Going viral (in a good way) is a dream for most brands and businesses. It is also the ultimate goal for most marketing campaigns. And meme marketing is the cheapest and easiest option to go viral.
When someone sees a meme, they laugh at it and then share it with a friend they think will also enjoy the humour. It’s how meme culture works and how memes go viral. Moreover, people who share it may come from your existing customer base and the audience who doesn’t know you exist.
In short, memes lead to an increase in brand awareness or, for some, even conversions.
If you choose meme marketing as part of your marketing strategy, there are some unspoken rules you have to follow to stay “woke”.
Your memes must be produced by people who are native—the ones that know the meme lingo. A digital native who speaks a proficient level of meme language will make your meme more on point, from the text through the caption.
What if your memes are not produced by the memers? You might come across as someone who is trying hard to be cool. Worse, they might call you out in the comments section.
In other words, you will end up embarrassing your brand, especially if your followers figure out that you are advertising, which is very easy to scroll past.
This is a must. If people don’t relate to your meme, they won’t share it.
Of course, we do not mean that you have to make relatable memes for everyone. Try aiming small for your memes, a pool of people who may have gone through a similar experience.
Create a meme that appeals to a specific population of your audience. For instance, take a look at this meme from Netflix. They make the meme only for the audience of the new series Vincenzo, so only people who’ve watched the series will understand the image and the text. But it works because some people can relate!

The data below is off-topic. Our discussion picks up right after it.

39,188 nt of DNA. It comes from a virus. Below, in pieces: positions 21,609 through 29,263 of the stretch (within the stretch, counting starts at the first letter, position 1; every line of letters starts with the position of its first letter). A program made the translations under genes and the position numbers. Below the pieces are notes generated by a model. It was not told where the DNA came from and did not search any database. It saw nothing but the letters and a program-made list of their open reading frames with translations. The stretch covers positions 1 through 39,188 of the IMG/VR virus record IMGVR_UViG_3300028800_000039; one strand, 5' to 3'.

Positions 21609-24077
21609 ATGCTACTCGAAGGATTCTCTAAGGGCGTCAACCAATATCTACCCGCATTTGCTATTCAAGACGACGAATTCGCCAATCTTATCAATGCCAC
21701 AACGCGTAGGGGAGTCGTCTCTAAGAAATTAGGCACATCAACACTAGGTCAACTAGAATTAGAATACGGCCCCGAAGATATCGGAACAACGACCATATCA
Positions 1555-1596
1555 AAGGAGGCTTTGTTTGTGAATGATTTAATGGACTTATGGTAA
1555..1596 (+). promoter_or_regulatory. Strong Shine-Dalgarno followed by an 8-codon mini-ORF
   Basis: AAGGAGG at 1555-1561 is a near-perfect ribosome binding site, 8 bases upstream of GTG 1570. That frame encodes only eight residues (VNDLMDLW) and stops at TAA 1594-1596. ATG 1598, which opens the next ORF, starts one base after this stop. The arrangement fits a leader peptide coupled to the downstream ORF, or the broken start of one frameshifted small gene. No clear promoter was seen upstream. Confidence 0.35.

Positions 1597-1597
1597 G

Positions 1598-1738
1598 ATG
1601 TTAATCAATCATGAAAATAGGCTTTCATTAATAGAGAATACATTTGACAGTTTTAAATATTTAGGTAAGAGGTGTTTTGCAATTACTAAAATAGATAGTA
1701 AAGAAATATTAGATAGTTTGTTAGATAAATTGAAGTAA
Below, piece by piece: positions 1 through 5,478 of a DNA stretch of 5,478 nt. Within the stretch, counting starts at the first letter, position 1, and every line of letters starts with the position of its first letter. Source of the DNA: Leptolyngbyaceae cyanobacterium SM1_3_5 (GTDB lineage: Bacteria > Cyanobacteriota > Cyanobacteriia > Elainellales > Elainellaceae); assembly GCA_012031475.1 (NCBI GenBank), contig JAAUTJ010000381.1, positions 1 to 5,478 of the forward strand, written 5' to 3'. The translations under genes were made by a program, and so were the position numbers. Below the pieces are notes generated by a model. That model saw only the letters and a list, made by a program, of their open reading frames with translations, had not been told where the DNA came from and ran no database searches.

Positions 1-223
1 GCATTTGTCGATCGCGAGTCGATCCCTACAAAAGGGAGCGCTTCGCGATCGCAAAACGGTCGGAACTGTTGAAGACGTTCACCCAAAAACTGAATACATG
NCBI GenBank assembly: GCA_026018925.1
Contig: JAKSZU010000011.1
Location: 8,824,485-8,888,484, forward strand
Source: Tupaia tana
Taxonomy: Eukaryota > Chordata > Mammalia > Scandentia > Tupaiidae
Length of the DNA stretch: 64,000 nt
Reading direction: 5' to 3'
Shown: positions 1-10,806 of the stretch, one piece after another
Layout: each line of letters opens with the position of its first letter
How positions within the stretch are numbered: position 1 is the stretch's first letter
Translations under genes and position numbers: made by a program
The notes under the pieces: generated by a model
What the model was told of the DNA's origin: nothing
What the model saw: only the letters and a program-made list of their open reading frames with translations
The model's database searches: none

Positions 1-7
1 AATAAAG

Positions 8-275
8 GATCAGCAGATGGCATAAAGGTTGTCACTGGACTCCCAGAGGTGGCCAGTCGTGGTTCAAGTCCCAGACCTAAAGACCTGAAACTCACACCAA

If this meme keeps appearing everywhere and followers keep seeing them, other people who haven’t seen the series will develop a fear of missing out (naturally) and feel the need to watch it to understand the meme. And voila, the marketing tactic has worked—more people will be waiting for the next episode of Vincenzo so they can stay relevant.
Avoid becoming a brand that comes off as tone-deaf or out of touch (or slow) when you play with meme marketing.
Before you upload your memes, monitor the situation. Make sure the memes are:
A real-life example of tone-deaf meme marketing is an esport team using a meme to poke fun at their own misery after losing a game. Their social media team did not understand the meme template carefully, and the brand ended up uploading a meme that poked fun at a serious matter (mental health issues).
Therefore, it is vital to monitor the situation around you on social media before you upload your meme to avoid a big PR disaster. With people sharing your memes, going viral for the wrong reasons would take minutes.
Image source: Shopify
Some people call it memejacking. All you have to do is find trending memes and use them as a base for a meme that resonates with your brand. The most recent example is “Bernie Mittens Meme”.
Image source: Seamless
If you want to up the meme game for your brands, even more, you can create your own. The classic example is the original meme from Seamless—a food delivery app in the US. They are always messing around with their products, puns, and movie names.
Just remember not to try too hard to be funny, though, or you will end up embarrassing your brand.
To meme or not to meme is entirely up to you. When it works, it will work wonders for your brand. With that, we leave you with our favourite: